Learn “Vet Speak” – Tackling the Veterinary Terminology


Remember the Spelling Bee? Big words are easier to tackle when you understand how they’re put together. Veterinary terms are composed in the same way. Just like with other words, the main parts of a veterinary term are a prefix, a root, and a suffix. The difference is that they typically come more directly from Greek or Latin.

A prefix is placed at the beginning of a word to modify its meaning by providing additional information. It usually indicates number, location, time, or status.


endo- [ˈɛndəʊ] – from Greek – within, inside, internal

Endo- is the opposite to exo-, which means out of, outside, external. Compare endoskeleton and exoskeleton. Endoskeleton is an internal skeleton, like our dogs or ourselves have. Exoskeleton is a rigid external covering of the body of some invertebrates.

Image Berkeley: Understanding Evolution
Endoskeleton of a dog. Image Wikimedia Commons

An endoscope, then, is an instrument that can be introduced into the body to view its internal parts.

Today these instruments can be used not only to view things, but also to take samples of tissues, remove foreign objects and even perform repairs, such as with arthroscopy.

Endoparasites are parasites that live inside your dog’s body, such as worms.

The endocrine system is a network of hormone producing glands and tissues with internal secretion, directly into bloodstream.

Endocrine system. Image Merck Manual for Pet Health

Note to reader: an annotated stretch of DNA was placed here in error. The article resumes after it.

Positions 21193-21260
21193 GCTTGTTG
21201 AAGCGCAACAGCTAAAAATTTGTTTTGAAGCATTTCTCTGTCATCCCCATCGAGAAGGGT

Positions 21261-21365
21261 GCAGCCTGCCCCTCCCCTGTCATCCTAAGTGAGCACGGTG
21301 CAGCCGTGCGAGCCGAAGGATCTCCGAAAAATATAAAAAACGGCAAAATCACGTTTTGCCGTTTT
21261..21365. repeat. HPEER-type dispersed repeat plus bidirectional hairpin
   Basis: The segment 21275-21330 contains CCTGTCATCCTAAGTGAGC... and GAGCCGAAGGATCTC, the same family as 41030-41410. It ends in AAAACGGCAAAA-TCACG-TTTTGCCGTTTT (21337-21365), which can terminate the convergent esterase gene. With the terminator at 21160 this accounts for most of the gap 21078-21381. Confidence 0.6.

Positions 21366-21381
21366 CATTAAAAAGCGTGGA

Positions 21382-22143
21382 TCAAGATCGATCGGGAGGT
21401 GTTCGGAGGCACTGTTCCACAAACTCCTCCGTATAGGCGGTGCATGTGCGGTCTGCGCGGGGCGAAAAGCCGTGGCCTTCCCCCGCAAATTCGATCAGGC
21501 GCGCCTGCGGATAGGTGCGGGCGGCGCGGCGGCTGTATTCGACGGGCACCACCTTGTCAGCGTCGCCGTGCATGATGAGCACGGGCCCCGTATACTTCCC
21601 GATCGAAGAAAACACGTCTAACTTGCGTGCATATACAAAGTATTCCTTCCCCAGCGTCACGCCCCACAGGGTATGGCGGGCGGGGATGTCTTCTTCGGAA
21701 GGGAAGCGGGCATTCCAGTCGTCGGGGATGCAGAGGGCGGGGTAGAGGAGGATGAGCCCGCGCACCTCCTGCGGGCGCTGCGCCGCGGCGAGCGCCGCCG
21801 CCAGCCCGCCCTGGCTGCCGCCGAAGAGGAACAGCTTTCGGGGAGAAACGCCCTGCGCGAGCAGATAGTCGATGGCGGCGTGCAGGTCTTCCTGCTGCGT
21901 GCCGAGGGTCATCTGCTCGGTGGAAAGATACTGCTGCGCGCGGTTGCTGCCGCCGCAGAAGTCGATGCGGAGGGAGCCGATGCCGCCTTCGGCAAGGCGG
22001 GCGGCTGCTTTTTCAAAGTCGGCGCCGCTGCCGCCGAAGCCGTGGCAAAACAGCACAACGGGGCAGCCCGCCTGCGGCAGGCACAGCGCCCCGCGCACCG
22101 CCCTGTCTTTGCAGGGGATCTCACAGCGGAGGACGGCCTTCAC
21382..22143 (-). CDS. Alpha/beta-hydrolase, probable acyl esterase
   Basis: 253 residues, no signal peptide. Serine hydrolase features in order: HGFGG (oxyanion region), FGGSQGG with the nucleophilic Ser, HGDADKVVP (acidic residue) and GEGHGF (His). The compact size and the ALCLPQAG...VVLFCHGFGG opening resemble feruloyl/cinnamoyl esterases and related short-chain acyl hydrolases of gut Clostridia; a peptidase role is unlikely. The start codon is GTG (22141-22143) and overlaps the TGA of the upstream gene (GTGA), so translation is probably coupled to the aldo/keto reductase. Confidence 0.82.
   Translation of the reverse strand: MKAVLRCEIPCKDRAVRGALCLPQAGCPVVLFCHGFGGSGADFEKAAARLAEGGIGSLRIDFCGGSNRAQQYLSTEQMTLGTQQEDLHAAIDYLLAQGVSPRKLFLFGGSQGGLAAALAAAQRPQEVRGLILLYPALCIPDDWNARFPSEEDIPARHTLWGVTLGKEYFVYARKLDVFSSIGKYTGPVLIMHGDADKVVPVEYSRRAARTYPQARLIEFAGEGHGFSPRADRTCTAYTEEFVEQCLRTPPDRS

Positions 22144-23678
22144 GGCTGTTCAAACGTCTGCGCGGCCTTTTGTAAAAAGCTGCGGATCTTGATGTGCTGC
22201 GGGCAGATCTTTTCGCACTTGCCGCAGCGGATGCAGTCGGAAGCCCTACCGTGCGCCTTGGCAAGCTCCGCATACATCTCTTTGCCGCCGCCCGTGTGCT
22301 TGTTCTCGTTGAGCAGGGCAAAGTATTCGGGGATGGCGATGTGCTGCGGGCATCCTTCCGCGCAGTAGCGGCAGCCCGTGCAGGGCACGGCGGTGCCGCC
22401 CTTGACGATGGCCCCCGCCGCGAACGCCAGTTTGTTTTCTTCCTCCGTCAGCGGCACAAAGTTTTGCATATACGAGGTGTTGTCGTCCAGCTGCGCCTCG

The organs of the endocrine system include hypothalamus, pituitary gland, thyroid gland, parathyroid glands, adrenal glands, pancreas, ovaries or testes  … and fat tissue.

Endothelium are the tissues lining various organs and cavities in the body, such as the blood vessels, heart and cornea.

Endothelial dystrophy is a inherited disorder of the inner lining of the cornea, leading to corneal swelling and degeneration.

An endocardium is a membrane that lines the inside of the heart chambers.

Endocarditis is an inflammation of the inner lining of the heart in response to an infection. The infection can originate elsewhere such as in you dog’s mouth. Yes, your vet nags you about your dog’s oral care for a reason. Periodontal disease was associated with cardiovascular-related conditions, such as endocarditis and cardiomyopathy.

Source:  http://dawgbusiness.blogspot.com/2013/07/tackling-veterinary-terminology_31.html

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